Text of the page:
Far From Heaven
**** GM
Starring: Julianne Moore, Dennis Quaid, Dennis Haysbert, Patricia Clarkson, Viola Davis

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This movie is one long emotional ache.

It's a very quiet, subdued tale of the Hollywood-typical 50s family (breadwinner Frank [Quaid], homemaker Cathy [Moore], two wonderful children) in a Hollywood-typical setting (colorful and vibrantly peaceful suburbia) interacting in a Hollywood-typical fashion (everybody's perfectly behaved, knows their role and shuts their mouths) that somehow manages to be subtle and over-the-top at the same time. This put me off at first, but once it began to weave real-world subplots into this unreal family, the true magic of the film really starts to take effect.

Keep in mind that I am not one prone to using the term 'magic' very often in any sort of movie discussion, but the somber and solemn mood blending with the tranquil manufactured pleasantness of the setting creates a feeling that I'm having a hard time trying to describe without using that word. Rest assured, though, it's not the kind of magic that relates to "Disney animation" or freakin' Harry Potter. It's a darker, subversive sort of magic that is definitely not fun for the entire family.

They have the perfect seeming home, as does everyone on their street, but Cathy is feeling the onset of discontent. Her relationship with Frank is growing distant, made worse when she discovers that he's been hiding his homosexuality from everyone. While Frank goes into therapy to try to 'beat this thing,' he remains distant and consumed by his struggle, while Cathy finds solace with Raymond (Haysbert), her landscaper that offers a kind shoulder to lean on to draw her away from her troubles. As they spend more time together, though, not only do they feel drawn to each other, but their respective societies disapprove rather violently of their presumed interracial relationship, even though they've become nothing more than friends... so far.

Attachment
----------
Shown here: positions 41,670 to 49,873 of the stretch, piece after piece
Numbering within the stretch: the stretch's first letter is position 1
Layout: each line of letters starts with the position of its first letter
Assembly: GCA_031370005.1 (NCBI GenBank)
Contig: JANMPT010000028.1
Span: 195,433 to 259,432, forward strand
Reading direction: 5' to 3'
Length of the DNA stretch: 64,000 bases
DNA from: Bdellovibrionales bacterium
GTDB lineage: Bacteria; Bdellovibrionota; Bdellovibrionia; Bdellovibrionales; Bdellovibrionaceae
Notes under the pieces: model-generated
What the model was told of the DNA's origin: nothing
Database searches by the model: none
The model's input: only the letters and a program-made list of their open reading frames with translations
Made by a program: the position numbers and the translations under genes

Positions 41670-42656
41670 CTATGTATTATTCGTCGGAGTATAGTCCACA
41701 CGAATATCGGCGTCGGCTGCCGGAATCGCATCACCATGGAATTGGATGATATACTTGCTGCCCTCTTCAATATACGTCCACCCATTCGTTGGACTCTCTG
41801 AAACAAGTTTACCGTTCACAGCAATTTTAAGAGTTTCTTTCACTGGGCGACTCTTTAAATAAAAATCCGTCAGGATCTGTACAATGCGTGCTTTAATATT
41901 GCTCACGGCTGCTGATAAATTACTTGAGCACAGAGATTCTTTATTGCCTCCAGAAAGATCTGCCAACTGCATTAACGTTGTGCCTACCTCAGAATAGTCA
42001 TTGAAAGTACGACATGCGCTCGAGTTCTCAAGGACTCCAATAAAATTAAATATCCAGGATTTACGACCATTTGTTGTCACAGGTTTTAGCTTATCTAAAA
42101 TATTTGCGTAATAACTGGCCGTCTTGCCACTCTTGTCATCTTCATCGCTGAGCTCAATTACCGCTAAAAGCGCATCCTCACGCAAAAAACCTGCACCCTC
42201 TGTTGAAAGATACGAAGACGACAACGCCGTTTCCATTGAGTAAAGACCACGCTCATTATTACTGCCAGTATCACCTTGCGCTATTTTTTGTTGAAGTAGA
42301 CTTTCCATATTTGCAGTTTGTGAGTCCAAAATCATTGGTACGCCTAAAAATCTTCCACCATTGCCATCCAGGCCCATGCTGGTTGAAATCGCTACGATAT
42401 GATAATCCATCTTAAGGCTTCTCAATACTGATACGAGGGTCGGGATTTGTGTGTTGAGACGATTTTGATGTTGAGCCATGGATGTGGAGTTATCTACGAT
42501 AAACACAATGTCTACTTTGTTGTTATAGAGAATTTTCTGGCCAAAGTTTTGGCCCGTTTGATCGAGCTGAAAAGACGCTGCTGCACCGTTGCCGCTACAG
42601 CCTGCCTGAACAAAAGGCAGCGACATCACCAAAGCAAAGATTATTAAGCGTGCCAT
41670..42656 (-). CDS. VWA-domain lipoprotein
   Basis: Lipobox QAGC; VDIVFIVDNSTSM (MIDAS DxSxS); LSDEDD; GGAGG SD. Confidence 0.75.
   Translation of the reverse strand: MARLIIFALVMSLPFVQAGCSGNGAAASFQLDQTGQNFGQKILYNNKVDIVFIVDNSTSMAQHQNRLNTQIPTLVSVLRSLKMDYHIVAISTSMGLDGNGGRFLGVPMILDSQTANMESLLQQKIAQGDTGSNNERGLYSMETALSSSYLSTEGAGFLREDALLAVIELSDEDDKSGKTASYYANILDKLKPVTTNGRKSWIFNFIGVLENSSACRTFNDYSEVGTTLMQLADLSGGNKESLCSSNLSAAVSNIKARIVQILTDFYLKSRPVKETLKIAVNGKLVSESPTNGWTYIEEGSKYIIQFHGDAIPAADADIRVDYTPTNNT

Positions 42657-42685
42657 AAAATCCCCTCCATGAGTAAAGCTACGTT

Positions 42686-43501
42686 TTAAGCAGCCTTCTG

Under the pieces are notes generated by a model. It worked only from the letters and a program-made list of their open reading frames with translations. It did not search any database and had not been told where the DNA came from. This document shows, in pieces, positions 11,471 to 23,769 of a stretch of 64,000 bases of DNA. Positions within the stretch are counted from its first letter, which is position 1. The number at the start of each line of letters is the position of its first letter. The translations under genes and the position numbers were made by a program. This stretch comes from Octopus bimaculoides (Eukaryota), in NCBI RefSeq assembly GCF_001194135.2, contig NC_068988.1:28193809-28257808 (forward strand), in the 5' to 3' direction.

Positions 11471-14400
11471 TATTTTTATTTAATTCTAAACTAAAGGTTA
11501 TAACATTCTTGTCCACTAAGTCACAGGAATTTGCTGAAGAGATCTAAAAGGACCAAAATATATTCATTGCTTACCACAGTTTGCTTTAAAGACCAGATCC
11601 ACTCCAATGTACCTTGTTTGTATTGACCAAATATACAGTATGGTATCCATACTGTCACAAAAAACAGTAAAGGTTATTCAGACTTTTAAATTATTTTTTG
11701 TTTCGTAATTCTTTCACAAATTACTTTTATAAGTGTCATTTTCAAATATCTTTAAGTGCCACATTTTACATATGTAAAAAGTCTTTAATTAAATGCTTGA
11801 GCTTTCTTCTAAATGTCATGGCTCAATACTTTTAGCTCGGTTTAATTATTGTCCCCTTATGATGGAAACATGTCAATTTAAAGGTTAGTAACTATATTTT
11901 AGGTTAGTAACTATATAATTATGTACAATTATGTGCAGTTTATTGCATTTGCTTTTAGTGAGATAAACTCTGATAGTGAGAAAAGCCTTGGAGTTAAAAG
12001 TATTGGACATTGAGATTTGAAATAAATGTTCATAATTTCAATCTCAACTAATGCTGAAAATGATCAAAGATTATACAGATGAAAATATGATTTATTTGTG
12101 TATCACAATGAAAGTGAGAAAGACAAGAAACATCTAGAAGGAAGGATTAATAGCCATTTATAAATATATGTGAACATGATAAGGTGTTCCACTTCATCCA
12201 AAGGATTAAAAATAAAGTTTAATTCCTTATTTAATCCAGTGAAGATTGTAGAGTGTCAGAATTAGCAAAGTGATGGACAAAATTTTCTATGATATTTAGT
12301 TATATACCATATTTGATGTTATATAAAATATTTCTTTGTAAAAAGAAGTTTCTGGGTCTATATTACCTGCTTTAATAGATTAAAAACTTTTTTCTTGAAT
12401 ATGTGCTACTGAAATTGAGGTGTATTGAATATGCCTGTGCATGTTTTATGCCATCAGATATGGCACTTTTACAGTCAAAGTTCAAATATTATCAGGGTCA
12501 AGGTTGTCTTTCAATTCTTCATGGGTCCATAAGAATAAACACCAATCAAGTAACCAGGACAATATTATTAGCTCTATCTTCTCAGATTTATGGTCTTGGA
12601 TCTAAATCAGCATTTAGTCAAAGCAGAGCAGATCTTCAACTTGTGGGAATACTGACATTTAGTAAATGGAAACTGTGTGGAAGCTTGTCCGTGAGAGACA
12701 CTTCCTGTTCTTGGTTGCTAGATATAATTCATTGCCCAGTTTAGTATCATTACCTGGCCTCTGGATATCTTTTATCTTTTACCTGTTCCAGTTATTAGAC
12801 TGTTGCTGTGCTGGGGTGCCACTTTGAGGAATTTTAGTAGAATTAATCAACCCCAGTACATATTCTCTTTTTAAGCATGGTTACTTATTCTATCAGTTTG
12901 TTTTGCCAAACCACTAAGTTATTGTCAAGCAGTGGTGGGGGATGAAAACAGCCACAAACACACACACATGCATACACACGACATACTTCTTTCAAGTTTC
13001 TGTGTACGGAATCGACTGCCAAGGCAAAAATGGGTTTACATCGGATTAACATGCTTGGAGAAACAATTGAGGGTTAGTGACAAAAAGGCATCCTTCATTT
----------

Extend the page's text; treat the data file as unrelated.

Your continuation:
I used to have some unexplainable aversion to Julianne Moore, but I'm getting over that rather quickly. This incredibly nuanced (ugh, I'm trotting out all the 'review' words I try to avoid) performance as well as her stealing of the show in The Hours really makes a strong case for her to be someone to pay attention to no matter what she's appearing in (Hannibal notwithstanding). Her ability to project heartache onto an audience is profound. She can make a man weep.

The Swingin' Dennis Boys also provide depth and support to the gutwrenching story. Quaid's futile fight against his own nature tears at him and the viewer, as it's obvious that he desperately wants to spare his family and himself from the pain giving in to himself would cause them. Haysbert is very soothing, a seeming anchor for Cathy's storm until his own world is thrown into chaos as well, and this allows him to give a strong performance that lets him overcome the major league hurdle in my mind that makes me say "Fuck you, Jobu" every time he shows up.

It took me a while to warm up to this film - the "hyper-unreality" of it all stiffarmed me for a bit, until everything started sinking in and sneaking bits and pieces of truth beneath the pretty surfaces. Once I got involved, though, Moore brought the rest of it home with her quiet angst, holding herself together as she's supposed to, despite her mounting problems, until she finally allows herself to crack, giving an emotional release we hadn't realized we needed until she sets it free.

It's a beautiful, magical trip down heartache lane.

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